What Are The Different Types Of Punctured Lungs?

The lungs are a pair of essential organs that deliver oxygen to the blood from the air that you breathe (per National Heart, Lung, and Blood Institute). You have two lungs, which help make up a major part of the respiratory system, as per the Cleveland Clinic. However, both lungs are not exactly identical. The right lung, for example, is made up of three lobes, while the left is only made up of two. Additionally, the left lung is a bit smaller than the right lung because it's near the heart.

Even though they sit behind the rib cage, these fragile organs can be damaged (per WedMD). Sometimes air can get out of the lung and fill the space between the lung and the chest wall, causing pressure to build (via Medical News Today). The lung can then collapse, making it hard to breathe fully. This is called a punctured lung, or pneumothorax. And it can happen in a few different ways. Here's everything you need to know about the different types of punctured lungs.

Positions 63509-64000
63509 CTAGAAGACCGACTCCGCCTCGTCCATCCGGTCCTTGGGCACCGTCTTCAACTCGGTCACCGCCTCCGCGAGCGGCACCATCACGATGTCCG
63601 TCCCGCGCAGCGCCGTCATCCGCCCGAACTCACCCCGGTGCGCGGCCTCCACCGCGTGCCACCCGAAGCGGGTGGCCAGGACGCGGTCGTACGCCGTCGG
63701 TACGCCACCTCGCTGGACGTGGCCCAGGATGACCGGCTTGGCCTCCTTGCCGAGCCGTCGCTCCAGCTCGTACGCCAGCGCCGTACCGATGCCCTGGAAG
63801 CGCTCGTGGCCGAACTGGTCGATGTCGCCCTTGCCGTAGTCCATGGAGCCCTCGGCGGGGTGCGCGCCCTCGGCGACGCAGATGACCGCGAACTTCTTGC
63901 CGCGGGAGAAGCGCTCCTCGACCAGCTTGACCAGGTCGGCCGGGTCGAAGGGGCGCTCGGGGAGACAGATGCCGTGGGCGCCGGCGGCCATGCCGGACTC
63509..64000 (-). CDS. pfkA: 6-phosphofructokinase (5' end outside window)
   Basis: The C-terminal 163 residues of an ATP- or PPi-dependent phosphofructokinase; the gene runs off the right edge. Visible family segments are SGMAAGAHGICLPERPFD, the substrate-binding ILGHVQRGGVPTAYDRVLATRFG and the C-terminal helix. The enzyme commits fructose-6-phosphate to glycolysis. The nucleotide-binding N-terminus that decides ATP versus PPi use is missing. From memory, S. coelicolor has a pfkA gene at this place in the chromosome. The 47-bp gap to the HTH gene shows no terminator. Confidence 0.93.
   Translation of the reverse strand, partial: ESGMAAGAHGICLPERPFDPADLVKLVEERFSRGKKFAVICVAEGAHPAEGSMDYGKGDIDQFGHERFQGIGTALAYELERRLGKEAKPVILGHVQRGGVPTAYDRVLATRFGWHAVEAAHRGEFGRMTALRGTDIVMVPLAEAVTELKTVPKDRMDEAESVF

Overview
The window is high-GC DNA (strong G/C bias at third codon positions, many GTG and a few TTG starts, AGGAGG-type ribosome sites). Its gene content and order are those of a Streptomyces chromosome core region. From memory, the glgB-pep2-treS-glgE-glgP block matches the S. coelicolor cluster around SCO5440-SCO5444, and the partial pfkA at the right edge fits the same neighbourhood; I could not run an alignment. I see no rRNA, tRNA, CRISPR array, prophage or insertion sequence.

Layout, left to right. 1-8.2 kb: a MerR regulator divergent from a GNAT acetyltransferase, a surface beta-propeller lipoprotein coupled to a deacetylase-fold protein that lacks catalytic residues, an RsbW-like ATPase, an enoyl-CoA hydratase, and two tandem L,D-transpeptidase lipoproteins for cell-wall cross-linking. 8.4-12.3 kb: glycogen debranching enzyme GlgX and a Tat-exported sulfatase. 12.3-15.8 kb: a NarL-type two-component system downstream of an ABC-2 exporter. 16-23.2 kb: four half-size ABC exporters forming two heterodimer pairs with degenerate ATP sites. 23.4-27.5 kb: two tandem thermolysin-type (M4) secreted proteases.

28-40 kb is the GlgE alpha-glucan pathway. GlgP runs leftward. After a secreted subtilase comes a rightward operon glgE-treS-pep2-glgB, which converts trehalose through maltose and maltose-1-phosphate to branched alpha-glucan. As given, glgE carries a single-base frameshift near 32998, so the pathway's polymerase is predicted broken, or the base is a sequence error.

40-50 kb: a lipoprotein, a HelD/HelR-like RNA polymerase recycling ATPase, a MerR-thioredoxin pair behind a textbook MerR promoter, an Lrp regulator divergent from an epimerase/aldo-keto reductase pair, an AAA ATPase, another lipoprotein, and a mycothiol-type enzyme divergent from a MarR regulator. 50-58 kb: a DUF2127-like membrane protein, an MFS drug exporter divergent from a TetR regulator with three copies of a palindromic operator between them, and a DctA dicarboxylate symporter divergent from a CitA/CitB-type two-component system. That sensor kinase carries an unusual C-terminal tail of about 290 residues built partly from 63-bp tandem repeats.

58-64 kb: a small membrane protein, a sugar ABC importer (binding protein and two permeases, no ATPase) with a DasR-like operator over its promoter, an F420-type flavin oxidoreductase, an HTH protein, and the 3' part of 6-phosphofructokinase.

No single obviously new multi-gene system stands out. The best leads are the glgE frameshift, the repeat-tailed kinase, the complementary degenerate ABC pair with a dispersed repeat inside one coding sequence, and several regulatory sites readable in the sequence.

The symptoms and main types of punctured lungs

If you have chest pain, shoulder pain, or shortness of breath, it could be a sign of a punctured lung, says Medical News Today. In more extreme cases, symptoms may include bluish skin tone, difficulty breathing, fatigue, increased heart rate, lightheadedness, and a tight chest (via Penn Medicine). There are different types of punctured lungs, which can stem from different causes.

According to Healthline, a traumatic pneumothorax occurs from an injury that directly impacts the chest. For example, breaking your ribs can lead to traumatic pneumothorax. In fact, there are even medical procedures that deliberately collapse the lung in order to prevent potential occurrences (per Penn Medicine). A primary spontaneous pneumothorax, on the other hand, occurs in the absence of an apparent cause, as per Healthline. Finally, a secondary spontaneous pneumothorax is due to a prior health condition, like asthma or chronic obstructive pulmonary disease (COPD). Notably, smoking and unexpected changes in air pressure both increase your chances of experiencing a punctured lung.